November 27th, 2013
02:49 PM ET
By Dan Merica and Eric Marrapodi, CNN
Washington (CNN) – When the State Department announced it was moving its Vatican embassy to a compound shared with the U.S. Embassy in Italy, some former ambassadors and conservative American Catholics were outraged.
Former ambassadors to the Holy See said moving that embassy would diminish the stature of the mission and conservative Catholic activists seized on the issue.
Addressing the growing controversy in Rome, the State Department arranged a briefing for reporters on Monday with an unnamed senior official who said the purpose for the move was to save money and increase security.
A spokesman for the Vatican said the move was well within the Holy See's requirements for embassies and that relations with the United States are far from strained.
The Rev. Thomas Rosica, a Canadian priest who works with the Vatican's press office, said the Vatican requires foreign embassies to the Holy See be separate from the country's mission to Italy, have a separate address and have a separate entrance.
Both Rosica and the senior State Department official said the proposed U.S. move satisfies those requirements.
Rosica also praised Ken Hackett, the new U.S. ambassador to the Holy See, telling CNN that "at this critical time in history, he brings eminent credentials to represent the United States to the Vatican."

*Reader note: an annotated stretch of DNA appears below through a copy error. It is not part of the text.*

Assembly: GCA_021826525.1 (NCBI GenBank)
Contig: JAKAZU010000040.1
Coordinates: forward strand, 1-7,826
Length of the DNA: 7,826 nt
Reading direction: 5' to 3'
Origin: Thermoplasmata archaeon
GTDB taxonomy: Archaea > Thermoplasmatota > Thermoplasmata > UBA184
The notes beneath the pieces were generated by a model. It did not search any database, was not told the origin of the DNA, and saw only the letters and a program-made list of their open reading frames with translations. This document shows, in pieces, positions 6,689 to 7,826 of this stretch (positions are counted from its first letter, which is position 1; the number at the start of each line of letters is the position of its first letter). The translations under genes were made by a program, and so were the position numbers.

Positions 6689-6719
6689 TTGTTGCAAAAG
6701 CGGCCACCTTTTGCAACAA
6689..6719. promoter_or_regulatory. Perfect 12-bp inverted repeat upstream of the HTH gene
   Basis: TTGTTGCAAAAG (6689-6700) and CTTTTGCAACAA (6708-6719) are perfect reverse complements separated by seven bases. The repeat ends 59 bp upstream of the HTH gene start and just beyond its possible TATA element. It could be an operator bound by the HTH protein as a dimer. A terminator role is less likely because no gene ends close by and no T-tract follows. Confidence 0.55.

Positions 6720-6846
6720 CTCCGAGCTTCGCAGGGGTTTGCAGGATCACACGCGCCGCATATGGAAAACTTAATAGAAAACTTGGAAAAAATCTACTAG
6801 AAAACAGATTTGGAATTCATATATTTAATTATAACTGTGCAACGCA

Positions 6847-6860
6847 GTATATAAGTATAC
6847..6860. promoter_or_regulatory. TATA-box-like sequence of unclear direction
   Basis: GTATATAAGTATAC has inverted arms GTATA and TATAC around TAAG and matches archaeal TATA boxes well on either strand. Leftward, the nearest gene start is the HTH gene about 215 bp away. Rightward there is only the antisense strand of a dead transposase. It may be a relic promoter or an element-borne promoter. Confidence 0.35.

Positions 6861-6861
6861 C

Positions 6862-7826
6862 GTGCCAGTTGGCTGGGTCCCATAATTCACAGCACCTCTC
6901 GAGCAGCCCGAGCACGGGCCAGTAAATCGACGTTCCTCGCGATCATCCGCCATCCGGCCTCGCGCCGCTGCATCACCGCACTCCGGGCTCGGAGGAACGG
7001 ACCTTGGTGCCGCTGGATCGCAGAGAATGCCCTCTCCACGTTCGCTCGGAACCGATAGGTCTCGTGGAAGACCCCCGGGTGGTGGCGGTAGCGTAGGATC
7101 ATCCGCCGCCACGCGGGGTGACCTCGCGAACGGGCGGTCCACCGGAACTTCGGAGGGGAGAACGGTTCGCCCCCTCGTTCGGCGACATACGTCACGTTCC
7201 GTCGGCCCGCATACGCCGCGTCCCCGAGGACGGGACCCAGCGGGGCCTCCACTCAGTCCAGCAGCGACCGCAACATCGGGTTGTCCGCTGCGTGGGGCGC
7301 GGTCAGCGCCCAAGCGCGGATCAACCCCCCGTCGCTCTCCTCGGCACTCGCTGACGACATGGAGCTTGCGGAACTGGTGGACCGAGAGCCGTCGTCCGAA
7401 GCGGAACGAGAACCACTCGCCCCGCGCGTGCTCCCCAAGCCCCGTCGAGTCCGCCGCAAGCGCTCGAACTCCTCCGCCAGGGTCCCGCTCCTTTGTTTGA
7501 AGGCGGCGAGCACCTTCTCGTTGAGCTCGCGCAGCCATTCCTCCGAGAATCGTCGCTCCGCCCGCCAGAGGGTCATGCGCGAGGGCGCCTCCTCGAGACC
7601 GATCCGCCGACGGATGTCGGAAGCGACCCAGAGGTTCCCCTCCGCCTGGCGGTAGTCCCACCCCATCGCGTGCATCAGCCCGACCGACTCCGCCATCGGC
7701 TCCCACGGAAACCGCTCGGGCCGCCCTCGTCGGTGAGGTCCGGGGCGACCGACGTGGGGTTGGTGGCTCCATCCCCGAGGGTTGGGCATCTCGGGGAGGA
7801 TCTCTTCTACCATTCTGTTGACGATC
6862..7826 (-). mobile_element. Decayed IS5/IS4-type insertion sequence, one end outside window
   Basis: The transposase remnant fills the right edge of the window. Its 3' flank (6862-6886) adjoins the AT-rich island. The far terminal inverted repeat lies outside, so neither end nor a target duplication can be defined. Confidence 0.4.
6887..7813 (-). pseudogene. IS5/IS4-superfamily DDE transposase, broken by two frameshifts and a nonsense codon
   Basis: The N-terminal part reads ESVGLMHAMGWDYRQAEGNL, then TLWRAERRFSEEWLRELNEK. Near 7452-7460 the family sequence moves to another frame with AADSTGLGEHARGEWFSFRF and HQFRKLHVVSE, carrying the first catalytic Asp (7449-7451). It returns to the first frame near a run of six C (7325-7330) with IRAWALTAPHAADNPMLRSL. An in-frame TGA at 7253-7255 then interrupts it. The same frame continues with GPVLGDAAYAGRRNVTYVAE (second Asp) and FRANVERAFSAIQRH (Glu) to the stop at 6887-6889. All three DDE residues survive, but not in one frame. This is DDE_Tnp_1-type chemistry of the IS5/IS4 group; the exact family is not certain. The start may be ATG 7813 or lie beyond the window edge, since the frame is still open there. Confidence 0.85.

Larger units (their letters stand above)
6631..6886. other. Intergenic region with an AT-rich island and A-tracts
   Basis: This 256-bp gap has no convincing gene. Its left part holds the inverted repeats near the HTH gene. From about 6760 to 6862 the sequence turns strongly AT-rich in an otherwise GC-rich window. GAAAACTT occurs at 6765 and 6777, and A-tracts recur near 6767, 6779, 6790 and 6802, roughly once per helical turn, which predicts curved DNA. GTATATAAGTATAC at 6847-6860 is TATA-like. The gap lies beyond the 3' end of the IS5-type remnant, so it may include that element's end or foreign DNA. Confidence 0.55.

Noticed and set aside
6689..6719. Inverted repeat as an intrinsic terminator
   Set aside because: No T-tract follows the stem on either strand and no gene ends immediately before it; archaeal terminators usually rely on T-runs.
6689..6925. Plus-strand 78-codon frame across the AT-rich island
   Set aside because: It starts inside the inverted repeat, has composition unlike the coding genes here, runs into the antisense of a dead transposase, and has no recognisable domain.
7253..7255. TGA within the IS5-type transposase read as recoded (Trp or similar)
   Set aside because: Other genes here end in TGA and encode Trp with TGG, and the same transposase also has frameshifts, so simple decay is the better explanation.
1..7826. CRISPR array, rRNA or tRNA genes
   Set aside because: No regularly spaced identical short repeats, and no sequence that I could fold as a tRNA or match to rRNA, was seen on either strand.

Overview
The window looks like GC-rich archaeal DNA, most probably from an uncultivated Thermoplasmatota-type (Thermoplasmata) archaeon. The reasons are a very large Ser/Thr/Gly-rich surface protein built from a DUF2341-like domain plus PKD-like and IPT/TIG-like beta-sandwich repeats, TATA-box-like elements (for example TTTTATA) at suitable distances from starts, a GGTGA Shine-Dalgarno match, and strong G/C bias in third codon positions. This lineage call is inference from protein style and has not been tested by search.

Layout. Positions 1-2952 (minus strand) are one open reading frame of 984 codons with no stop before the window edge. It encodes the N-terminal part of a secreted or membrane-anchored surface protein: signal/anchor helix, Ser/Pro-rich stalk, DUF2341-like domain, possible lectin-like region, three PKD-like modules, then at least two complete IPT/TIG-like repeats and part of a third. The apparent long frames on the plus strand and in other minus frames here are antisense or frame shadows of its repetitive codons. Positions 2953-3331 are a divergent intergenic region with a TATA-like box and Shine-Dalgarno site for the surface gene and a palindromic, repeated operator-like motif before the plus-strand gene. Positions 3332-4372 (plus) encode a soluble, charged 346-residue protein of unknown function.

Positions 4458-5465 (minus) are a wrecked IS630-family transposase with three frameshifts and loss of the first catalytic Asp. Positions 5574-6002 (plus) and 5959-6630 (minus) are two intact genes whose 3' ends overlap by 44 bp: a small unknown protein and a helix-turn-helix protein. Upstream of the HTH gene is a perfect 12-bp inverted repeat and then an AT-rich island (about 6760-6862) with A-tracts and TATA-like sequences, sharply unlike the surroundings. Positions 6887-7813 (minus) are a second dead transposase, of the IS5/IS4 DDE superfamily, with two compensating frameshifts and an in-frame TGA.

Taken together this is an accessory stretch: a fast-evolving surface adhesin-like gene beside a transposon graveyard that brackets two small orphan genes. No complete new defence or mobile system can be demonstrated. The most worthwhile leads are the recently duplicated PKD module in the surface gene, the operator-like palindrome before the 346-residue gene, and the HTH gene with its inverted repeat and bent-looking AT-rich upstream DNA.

He added there "a very good feeling right now" between the two countries.
Another Vatican official, not authorized to speak on the record about diplomatic relations, told CNN the Holy See understands security concerns are an issue for some countries and this move is "an exception, not the ideal, but not the end of the world."
The State Department contends the move from a free-standing building to a more secure compound that currently includes the U.S. Embassy and the U.S. Mission to the United Nations is a must following attacks on other American embassies.
The State Department official dismissed complaints that the move was hurting the U.S. relationship with the Vatican, telling reporters the embassy to the Holy See will be much closer to the Vatican and there will be "no reduction in diplomatic staff. There’s no reduction in ambassadors, there’s no reduction in mission."
"The plan is to have the U.S. mission to the Holy See relocate to a building" inside the current U.S. government compound, said the official. "We figure that we will save about $1.4 million a year in lease and operating costs in moving them."
Additionally, the official said the security of the current U.S. Embassy to the Holy See is "not in a building that has the kind of physical security protection that we would like it to have" but that the new building affords diplomats with better security.
For Francis Rooney, the former U.S. Ambassador to the Holy See under President George W. Bush, the proposed move is a slight to the Vatican.
Rooney told CNN that a freestanding, separate embassy shows more value to the relationship and that he worries the move will create "a perception among foreign governments and other missions that the United States does not value its relationship with the Holy See."